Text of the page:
We kept thinking, “if only the rain would stop . . . now.”
“Ok . . . now? “
(And after day #4) . . . “nnnnooowww? “
Family and friends would check in and we’d tell them, “So far, so good. But that rain, though . . . It just won’t stop!”
Then it did.
After so many days of dark clouds, heavy winds, and relentless, constant, flood-inducing rainfall, the sun shined.
I took a picture of it.
Yes, a picture of the sun shining. Mind you, the sun rises and sets every day and I have no recollection of ever taking a picture of it. Something was different this time. Circumstances were different. The living conditions for so many loved ones were different. In between my own trips to the closet for shelter from tornadoes projected to hit blocks from my house, others were losing their homes, cars, wages, sleep, treasured possessions, and tragically even their lives.
When I walked outside of my door for the first time in days and looked up and saw those rays of light, I realized something:
Hurricane Harvey had helped me appreciate the sun.
I knew now, for some, the flooding waters were about to recede. The dark corners of homes were about to once again be lit up. The barricades shutting off routes to loved ones and work places were about to be removed. The roads that were once only passable by boat would soon be trekked by foot.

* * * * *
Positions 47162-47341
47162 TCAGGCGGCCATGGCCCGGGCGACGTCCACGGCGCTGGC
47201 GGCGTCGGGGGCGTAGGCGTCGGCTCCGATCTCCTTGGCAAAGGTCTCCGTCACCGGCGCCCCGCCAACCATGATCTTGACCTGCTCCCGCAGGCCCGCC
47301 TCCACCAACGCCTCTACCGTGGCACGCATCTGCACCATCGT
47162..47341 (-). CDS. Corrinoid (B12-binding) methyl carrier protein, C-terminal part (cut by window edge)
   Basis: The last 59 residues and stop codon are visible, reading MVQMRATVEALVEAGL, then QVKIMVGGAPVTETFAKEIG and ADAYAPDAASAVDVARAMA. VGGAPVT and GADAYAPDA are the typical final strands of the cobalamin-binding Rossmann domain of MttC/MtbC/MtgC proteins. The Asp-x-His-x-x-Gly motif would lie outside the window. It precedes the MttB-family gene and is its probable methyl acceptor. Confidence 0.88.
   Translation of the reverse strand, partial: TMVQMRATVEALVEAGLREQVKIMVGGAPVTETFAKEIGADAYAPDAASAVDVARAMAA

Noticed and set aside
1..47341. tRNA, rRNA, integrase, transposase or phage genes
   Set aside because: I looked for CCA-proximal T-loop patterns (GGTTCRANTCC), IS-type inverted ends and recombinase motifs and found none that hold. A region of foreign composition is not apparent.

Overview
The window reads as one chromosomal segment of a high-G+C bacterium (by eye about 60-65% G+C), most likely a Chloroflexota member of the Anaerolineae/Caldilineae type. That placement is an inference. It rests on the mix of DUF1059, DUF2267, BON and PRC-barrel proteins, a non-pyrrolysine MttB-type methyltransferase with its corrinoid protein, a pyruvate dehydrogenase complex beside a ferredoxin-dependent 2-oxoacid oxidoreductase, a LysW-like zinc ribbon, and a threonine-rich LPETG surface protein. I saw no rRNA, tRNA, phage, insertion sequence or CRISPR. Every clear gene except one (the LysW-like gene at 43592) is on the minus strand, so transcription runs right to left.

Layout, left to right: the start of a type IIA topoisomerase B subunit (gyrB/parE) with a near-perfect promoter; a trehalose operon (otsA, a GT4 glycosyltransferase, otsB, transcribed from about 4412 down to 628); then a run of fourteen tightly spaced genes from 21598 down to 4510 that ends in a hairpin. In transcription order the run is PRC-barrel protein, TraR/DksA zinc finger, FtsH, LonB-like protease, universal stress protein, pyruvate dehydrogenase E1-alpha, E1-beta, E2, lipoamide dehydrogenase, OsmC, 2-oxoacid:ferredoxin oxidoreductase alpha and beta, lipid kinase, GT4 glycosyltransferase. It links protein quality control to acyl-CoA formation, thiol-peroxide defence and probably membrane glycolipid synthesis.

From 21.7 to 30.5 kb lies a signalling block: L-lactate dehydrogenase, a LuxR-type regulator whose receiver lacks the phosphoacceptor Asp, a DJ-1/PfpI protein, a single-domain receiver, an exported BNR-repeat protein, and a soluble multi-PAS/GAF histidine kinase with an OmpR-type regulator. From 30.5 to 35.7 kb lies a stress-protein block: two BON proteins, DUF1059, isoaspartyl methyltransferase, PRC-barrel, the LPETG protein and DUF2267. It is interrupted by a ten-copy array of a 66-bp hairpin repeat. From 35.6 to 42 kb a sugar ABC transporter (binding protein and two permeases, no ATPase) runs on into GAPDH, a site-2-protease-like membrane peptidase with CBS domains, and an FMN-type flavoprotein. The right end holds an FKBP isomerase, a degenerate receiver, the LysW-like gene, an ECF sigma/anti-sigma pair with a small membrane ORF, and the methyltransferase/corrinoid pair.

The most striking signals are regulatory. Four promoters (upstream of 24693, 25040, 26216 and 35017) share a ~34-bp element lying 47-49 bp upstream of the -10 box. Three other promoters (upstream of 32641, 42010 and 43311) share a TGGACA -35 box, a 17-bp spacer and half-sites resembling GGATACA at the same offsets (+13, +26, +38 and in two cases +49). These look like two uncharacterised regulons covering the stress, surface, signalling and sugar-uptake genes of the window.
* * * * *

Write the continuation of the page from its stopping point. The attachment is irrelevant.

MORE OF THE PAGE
How awesome is that!
This appreciation for the s-u-n also translated, for me, into an appreciation for the S-o-n.
All the events that happened in our country’s latest natural disaster, helped to remind me of what God is able and willing to do in all of life’s spiritual, emotional, financial, or relational disasters. Yes, the rain will fall. Relentlessly. The dark clouds will hang. Low. The strong winds will blow. Hard.
Then, one day, they won’t.
Psalm 30:5 says “weeping may stay for the night, but rejoicing comes in the morning.”
When writing on the topic of tragedy and loss, Jerry Sittser, in his book A Grace Disguised, says, “Life will never be the same but it will be good again.”
That’s what the sun reminded me of that day. It reminded me that no matter how bad it is, “good” is on the way. We can be certain of this because of what the S-o-n accomplished at Calvary. He wants to remind us each and every day that victory over sin and the grave and everything in between is ours! As we read, apply and are transformed by the promises and instructions of scripture, we will get daily reminders of his constant presence in our situations. He’s saying “I am here. Those flood waters raging through your marriage have no choice but to recede. Because I am alive, those dark corners in your home are about to once again be lit up. I, the Son of the one true God, am present and those barricades shutting off your route to victory are about to be removed. The roads that were once only passable by other people who seemed smarter, lighter, richer, thinner, or healthier will soon be danced upon by you!”
Through this experience —
As I gained insight into the science used to predict, prevent, and deal with natural disasters . . .
As I watched how the world can organize to work together . . .
As I saw people help each other, take heroic action, and donate medicine, food, and clothing to survivors . . .
As I looked up at the sky with the s-u-n shining bright . . .
I realized my love towards, faith in, and appreciation for the S-O-N was much deeper than before.
That, right there, is how Harvey helped me!
P.S. Take a moment to share in the comments section how the events of this hurricane “helped” you or someone you know in some way.